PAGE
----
PARIS — Christophe Galtier became Paris Saint-Germain’s seventh coach in 11 years under the club’s Qatari-backed ownership after Mauricio Pochettino was fired on Tuesday.
PSG president Nasser al-Khelaifi presented Galtier to media at a news conference and said, “We have a new era to start, a new atmosphere, new objectives. I’m very happy.”
Galtier said he felt “emotional” and “proud” to take charge on a two-year contract.
“We have to work in the right way to make people happy,” Galtier said. “I am aware of the responsibilities I have. I am prepared. If I accepted this job and this responsibility, it’s because I’m capable of it.”
Pochettino had one year left on his contract and is the fourth straight coach to be fired by PSG.
“Paris Saint-Germain confirms it has ended its collaboration with Mauricio Pochettino,” the club said in a statement. “The club wishes to thank Mauricio Pochettino and his staff for their work and wish them the best for the future.”
Pochettino, Thomas Tuchel, Unai Emery and Laurent Blanc have all been fired since 2016.
Pochettino won the French league but ultimately paid the price for the club’s humiliating exit from the Champions League to Real Madrid in the round of 16. PSG led 2-0 on aggregate and conceded three goals inside 20 minutes.
Galtier led Lille to the French title in 2021 and joined Nice last season, finishing fifth but knocking PSG out of the French Cup. Nice drew with and beat PSG in the league last season. Nice did not concede a goal and Galtier’s astute tactical sense stood out.
When he guided Lille to the 2021 title, his side drew at home with PSG and won away, again without conceding a goal. Galtier figured out how to shut out PSG’s attacking armada of Kylian Mbappe, Neymar, Angel Di Maria and Lionel Messi.
The 55-year-old Galtier played for Marseille, where he was born, during two spells as a journeyman defender. His career ended in 1998 amid the obscurity of Italian club Monza.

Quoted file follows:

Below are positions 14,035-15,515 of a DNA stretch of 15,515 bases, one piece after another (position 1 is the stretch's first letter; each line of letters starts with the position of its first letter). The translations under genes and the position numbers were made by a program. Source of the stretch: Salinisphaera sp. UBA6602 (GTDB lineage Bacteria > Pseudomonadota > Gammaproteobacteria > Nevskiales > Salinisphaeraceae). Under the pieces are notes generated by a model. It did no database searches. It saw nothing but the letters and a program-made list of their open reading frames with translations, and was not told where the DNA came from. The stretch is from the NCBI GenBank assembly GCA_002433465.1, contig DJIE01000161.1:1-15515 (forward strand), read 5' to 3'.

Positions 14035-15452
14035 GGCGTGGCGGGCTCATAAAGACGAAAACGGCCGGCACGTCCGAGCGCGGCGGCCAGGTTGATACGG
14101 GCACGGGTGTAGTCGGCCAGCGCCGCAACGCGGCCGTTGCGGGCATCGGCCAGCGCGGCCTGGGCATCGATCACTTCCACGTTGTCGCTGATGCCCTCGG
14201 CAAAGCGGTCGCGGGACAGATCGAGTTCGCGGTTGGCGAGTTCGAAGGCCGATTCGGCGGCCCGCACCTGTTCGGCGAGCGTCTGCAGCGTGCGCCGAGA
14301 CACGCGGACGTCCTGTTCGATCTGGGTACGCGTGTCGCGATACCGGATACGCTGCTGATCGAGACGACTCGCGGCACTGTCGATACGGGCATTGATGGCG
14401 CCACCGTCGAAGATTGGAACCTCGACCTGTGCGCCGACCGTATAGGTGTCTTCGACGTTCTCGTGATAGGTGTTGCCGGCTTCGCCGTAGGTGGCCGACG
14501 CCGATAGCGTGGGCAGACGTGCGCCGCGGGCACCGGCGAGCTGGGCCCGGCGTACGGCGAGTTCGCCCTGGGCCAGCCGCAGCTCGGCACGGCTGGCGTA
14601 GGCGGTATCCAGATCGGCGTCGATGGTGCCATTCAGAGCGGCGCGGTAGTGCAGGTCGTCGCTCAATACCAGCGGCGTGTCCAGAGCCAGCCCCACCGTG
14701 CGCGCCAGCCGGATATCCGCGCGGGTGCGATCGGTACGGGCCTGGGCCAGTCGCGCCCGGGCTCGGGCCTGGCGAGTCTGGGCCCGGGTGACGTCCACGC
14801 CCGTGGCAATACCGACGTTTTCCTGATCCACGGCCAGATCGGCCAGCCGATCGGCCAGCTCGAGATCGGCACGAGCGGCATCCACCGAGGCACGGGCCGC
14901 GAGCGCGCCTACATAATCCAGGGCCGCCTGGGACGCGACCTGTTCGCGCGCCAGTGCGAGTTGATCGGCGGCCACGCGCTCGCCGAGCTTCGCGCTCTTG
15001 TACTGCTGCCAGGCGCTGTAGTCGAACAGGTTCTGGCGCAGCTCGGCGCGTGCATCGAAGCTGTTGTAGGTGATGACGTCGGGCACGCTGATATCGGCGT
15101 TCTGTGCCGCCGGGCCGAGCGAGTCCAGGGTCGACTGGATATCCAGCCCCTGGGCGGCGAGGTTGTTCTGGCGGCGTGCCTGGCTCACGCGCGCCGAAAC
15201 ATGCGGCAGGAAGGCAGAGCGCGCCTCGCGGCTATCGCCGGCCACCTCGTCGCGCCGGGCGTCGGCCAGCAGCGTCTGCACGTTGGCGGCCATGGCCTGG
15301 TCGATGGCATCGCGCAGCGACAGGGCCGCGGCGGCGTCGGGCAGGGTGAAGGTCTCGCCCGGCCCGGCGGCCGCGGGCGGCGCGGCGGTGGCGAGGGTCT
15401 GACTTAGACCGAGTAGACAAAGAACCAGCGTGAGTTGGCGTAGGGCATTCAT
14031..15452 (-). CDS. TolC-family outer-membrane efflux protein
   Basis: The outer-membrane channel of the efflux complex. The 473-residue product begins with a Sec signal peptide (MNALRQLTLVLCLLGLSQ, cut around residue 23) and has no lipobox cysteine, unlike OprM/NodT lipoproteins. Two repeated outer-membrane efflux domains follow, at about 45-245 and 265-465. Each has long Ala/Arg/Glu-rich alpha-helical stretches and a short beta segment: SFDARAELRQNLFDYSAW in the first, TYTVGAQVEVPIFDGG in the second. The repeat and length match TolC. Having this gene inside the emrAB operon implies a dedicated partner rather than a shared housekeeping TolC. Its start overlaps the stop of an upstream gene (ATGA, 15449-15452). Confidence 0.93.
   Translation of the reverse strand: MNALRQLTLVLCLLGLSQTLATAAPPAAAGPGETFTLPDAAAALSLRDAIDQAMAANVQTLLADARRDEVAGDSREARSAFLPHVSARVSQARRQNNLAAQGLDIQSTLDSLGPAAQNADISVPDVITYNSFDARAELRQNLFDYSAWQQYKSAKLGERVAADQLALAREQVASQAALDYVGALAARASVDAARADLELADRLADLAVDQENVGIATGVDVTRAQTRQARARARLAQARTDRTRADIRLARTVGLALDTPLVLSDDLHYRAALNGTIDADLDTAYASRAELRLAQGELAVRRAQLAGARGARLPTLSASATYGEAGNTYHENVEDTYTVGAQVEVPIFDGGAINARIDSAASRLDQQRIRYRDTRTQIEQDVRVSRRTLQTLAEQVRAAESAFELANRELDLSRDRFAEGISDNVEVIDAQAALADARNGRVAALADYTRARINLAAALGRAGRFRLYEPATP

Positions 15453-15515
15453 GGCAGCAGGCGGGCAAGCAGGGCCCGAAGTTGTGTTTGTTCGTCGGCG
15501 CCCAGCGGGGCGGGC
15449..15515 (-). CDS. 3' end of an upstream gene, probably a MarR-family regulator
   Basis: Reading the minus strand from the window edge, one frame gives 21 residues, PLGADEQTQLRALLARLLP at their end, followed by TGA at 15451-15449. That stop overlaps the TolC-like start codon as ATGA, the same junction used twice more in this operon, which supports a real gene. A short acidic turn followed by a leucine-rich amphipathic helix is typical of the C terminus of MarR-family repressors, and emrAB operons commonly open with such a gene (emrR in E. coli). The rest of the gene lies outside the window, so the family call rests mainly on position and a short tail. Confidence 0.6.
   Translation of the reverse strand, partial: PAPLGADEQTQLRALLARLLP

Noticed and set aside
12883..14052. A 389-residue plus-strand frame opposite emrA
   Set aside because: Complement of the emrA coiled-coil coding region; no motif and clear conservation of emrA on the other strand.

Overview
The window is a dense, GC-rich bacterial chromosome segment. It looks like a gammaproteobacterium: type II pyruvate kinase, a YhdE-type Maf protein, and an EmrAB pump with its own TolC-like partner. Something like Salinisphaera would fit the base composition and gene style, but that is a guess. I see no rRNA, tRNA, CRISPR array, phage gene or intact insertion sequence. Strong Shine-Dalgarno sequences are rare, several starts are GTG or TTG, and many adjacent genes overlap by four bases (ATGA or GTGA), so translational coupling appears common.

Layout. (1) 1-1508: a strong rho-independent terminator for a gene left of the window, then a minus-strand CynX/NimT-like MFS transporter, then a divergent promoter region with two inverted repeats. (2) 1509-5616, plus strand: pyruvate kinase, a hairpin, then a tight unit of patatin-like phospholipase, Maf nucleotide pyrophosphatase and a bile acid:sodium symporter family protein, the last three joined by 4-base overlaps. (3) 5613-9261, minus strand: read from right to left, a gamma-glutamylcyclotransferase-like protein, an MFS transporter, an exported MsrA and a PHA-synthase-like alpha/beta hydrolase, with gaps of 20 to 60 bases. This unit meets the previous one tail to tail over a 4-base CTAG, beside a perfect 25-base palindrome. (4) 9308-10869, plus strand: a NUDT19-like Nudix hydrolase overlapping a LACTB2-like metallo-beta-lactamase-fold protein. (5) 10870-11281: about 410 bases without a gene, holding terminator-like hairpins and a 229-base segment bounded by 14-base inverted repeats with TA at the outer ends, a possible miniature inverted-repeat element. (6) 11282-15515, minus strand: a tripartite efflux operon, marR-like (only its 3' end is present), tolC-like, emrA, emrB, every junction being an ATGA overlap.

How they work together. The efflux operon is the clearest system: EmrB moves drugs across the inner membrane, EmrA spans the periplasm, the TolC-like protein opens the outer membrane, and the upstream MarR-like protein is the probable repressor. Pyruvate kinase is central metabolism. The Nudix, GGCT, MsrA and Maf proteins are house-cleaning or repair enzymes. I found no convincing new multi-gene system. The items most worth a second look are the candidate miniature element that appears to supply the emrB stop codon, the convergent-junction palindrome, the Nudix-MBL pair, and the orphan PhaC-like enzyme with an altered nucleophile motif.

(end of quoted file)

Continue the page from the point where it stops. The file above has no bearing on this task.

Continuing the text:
He improved Saint-Etienne’s fortunes when he coached there, winning the League Cup in 2013 — the year he was voted the French league’s best coach along with PSG’s Carlo Ancelotti.
Since cash-rich Qatari investors QSI took over in June 2011, Ancelotti is the only coach not to be fired, leaving for Real Madrid in 2013. But Ancelotti was hired only after Antoine Kombouare was astonishingly axed in December 2011, despite PSG being three points clear at the top.
POCHETTINO’S MIXED RECORD
Former PSG defender Pochettino took charge in January 2021, after Tuchel was fired.
After reaching the semifinals of the Champions League in 2021, PSG lost the league to Galtier’s Lille. Oddly, perhaps, Pochettino’s contract was extended by one year to 2023.
Even though PSG reclaimed the French title last season there were alarmingly poor performances along the way, and Kylian Mbappe’s outstanding form papered over glaring cracks.
These weaknesses were ruthlessly exposed by Madrid in the return leg of their Champions League last 16 match.
PSG’s lack of composure under pressure has been a familiar flaw, and Pochettino did not fix it.
In 2017, PSG was beaten 6-1 by Barcelona after winning 4-0 at home, and two years later injury-hit Manchester United won 3-1 in Paris in injury time.
HIRE AND FIRE
Like Pochettino, Blanc signed a new contract before he was shown the door, exposing PSG’s impatience and an apparent indifference to massive compensation packages.
Pochettino and his staff reportedly received around 10 million euros ($10.6 million).
The negotiations with Pochettino dragged on but it had been expected for weeks that he would be replaced.
The collapse against Madrid prompted PSG’s first introspective overhaul under QSI’s stewardship. Sporting director Leonardo made way for renowned talent scout Luis Campos, and several former standout PSG players will act as consultants.
Galtier worked with Campos when they were at Lille from 2017-20 and said he played a role in bringing him to the club.
Al-Khelaifi demanded an improved mentality.
“We want players who love the club, who want to fight,” al-Khelaifi told Le Parisien newspaper. “We want players who give everything for the shirt and then we’ll see. We must be humble.”
The club’s glossy image-chasing — with its curated slogan of “Dream Bigger” and brazen boasts of future glory — was at alarming odds with repeated Champions League failures.
“We must stop saying ,’We’re going to win this and we’re going to win that,'” al-Khelaifi said. “A player who wants to stay in his comfort zone, who doesn’t want to fight, will be left out. We need to create a real team and team spirit.”
So living in the future is finally over?
“Dreaming is one thing, reality is another. Perhaps we should change our slogan ‘Dream Bigger,'” al-Khelaifi said. “We don’t want to be flashy and bling bling. We must ask ourselves how to improve.”